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Davies: Gambling won't be the jackpot New York needs

The first duty of elected officials is to

The first duty of elected officials is to protect the public, not enable an industry that strips wealth from residents and creates costly social ills. Photo Credit: iStock

This week, Gov. Andrew M. Cuomo signed legislation to expand casino gambling in New York. The plan authorizes four upstate casinos, which must also be approved by voters in a statewide ballot referendum in November.

The governor has said the move is all about jobs, jobs, jobs. To be sure, casinos will create jobs. But the large-scale expansion of gambling across the state is a zero-sum game. Many studies show the social and economic costs of casinos outweigh the benefits.

Baylor University economist Earl Grinols found that gambling creates $3 in social costs for every $1 it generates. Even the job gains -- the cornerstone of Cuomo's case for more gambling -- are offset by job losses as casinos cannibalize existing businesses, especially in the restaurant, retail and entertainment sector.

In Atlantic City, the number of independent restaurants decreased from 48 when the first casino opened in 1978 to 16 in 1997, according to a New York Times report. One third of the city's retail stores closed within four years after casinos arrived, according to Hampshire College professor Robert Goodman's 1995 book titled "The Luck Business: The Devastating Consequences and Broken Promises of America's Gambling Explosion." A several-block stretch of discount retail stores has since been added, but the unemployment rate last year was 17.8 percent, just below the 18.1 percent in 1977. The poverty and crime rates have also increased since the arrival of casinos.

The last time New York considered legalizing casinos, a 2002 study commissioned by then-Gov. George Pataki found 1,208 more jobs would be lost than gained. That's because unlike Las Vegas, which attracts millions of tourists and conventioneers, the isolated casinos proposed for upstate New York will feed mainly off locals.

As such, the casinos won't generate much new spending for the local economies. Instead, casinos shift spending in what economists call the substitution effect. In extreme cases, money for food, rent, medicine, child support and other necessities will get plowed into slot machines.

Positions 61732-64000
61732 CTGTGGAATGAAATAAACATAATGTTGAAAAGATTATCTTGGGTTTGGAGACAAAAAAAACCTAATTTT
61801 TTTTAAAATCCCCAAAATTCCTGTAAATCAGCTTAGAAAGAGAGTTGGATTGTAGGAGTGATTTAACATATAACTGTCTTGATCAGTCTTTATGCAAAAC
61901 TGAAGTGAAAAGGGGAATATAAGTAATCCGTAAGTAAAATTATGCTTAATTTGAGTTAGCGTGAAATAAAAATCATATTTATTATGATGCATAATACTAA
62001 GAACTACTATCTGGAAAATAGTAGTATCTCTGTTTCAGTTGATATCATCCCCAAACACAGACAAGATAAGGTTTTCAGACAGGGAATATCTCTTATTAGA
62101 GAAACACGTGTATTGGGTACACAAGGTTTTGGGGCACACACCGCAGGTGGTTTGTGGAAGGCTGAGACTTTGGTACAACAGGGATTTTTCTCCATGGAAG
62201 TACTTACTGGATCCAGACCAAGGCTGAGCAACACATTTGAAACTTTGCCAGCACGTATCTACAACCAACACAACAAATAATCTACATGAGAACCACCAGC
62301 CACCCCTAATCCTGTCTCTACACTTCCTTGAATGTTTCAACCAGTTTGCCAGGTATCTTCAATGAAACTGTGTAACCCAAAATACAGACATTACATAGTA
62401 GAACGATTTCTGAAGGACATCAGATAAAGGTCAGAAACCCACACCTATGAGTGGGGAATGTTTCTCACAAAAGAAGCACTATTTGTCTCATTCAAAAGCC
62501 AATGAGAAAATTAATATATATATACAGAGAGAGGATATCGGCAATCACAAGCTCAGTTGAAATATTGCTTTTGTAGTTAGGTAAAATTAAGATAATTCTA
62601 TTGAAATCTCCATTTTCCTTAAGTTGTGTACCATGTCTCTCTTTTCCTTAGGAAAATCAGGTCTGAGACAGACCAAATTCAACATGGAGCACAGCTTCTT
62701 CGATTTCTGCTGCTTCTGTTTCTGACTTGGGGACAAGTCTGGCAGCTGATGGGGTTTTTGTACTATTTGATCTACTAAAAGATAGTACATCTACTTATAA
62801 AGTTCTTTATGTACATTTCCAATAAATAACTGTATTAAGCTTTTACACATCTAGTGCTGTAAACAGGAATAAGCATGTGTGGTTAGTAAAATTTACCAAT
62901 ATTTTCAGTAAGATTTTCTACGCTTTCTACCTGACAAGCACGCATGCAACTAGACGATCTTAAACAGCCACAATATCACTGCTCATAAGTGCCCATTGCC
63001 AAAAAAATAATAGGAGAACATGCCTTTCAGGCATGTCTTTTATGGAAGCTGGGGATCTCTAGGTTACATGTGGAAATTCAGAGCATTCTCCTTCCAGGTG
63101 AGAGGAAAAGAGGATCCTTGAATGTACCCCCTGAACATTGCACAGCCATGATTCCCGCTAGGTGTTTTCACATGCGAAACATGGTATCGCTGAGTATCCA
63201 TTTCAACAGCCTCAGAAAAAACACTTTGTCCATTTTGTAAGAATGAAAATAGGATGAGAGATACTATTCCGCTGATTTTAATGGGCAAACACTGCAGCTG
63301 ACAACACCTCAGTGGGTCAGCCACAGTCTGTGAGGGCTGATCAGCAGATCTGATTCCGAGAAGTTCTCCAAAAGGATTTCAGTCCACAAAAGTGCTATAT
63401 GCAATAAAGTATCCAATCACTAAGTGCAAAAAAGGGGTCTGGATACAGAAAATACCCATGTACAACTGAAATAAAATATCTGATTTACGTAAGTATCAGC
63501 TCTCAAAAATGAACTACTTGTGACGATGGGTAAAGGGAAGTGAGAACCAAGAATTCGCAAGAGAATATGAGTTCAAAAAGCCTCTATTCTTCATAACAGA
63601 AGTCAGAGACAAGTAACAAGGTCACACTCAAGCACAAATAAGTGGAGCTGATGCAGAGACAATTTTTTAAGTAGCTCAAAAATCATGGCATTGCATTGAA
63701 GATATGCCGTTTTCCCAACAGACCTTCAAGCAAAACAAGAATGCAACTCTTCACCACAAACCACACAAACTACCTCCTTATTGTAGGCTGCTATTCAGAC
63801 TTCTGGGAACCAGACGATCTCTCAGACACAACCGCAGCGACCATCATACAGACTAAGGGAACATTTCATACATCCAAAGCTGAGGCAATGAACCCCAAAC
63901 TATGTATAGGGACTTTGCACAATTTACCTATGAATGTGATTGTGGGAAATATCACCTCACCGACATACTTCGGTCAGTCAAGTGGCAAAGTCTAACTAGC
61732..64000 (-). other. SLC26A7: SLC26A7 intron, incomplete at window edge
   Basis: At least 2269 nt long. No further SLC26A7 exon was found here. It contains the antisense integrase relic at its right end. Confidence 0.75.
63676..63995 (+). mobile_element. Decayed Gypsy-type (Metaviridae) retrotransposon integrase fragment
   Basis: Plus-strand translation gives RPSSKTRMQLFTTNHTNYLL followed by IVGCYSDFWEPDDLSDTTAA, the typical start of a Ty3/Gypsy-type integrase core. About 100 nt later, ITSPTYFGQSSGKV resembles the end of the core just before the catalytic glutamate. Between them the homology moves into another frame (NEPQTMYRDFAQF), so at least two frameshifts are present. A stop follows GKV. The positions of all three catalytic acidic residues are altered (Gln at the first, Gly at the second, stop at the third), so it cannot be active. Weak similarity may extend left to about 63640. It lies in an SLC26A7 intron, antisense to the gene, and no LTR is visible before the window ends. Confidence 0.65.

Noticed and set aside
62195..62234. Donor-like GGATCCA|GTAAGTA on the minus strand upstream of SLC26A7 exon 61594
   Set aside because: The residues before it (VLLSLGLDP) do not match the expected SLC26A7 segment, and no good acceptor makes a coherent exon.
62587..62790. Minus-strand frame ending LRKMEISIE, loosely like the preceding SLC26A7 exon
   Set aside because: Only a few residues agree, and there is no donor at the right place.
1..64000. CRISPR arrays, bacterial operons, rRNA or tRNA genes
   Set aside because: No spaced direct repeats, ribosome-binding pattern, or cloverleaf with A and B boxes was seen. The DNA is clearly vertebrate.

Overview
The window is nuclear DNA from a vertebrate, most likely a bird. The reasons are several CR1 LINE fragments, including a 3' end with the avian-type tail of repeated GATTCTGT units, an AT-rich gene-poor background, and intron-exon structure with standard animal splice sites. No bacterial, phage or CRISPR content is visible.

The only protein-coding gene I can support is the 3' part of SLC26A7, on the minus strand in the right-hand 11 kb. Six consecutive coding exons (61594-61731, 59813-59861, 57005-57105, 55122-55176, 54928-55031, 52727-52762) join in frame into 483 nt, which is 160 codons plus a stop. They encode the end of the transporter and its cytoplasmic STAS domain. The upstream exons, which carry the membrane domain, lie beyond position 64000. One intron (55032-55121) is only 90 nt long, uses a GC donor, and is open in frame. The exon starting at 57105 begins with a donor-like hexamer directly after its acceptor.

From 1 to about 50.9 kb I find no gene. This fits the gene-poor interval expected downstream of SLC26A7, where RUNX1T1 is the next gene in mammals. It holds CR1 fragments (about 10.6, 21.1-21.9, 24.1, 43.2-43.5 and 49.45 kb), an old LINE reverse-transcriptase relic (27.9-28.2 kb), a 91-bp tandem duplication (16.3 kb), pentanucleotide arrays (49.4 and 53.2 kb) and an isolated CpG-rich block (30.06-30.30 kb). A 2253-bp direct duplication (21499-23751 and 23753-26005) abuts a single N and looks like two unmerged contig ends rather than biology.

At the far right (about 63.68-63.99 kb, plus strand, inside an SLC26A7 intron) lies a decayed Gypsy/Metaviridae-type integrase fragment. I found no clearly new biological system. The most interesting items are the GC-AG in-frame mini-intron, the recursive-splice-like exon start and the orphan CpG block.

This is where Cuomo and other casino supporters are particularly wrong to try to build an economy and state revenue model that relies heavily on gambling. The first duty of elected officials is to protect the public, not enable an industry that strips wealth from residents and creates costly social ills.

Studies show casinos lead to an increase in theft, violent crime, substance abuse, divorce, suicide and bankruptcy among the people who live near them. One study by Baylor's Grinols, University of Georgia's David Mustard and the University of Illinois' Cynthia Dilley found 8 percent of crime in counties with casinos could be traced to gambling. A study by the St. Louis Federal Reserve found riverboat gambling in Mississippi increased personal bankruptcies in the state and neighboring counties.

In New York, there's been little effort to conduct an independent study or invite public discussion. Instead, Cuomo has repeated a claim that casinos could generate over $1 billion in economic activity. Where did he get that figure? A footnote in Cuomo's 2013 State of the State report cites the source as a newspaper quote from James Featherstonhaugh, an influential lobbyist and president of the New York Gaming Association.

Cuomo dismisses the costs of gambling by arguing that New Yorkers already gamble in other states, so why not keep the revenue here? The problem with this argument is that placing casinos closer to home leads to more frequent visits and creates new problem gamblers -- people whose gaming behavior causes psychological, physical, social or vocational disruption in their lives.

The National Gambling Impact Study Commission found that having a casino within 50 miles of home doubles one's likelihood of becoming a problem gambler. In Philadelphia, customers visit the casino that opened there in 2010 an average of three to five times a week -- or 150 to 250 times a year.

Grinols estimated that 52 percent of the revenue at a typical casino comes from problem gamblers. A study in Ontario put the figure at 35 percent. In either case, many regional casinos depend largely on repeat and problem gamblers.

There's a reason why New York's forefathers thought it was important to ban gambling in the state constitution. Cuomo and the Legislature have trampled on that precedent. But voters should keep it in mind before taking the extreme step to change the constitution in the fall.

Paul Davies is a research fellow at the Institute for American Values, a think tank based in Manhattan, and maintains its Get Government Out of Gambling blog.


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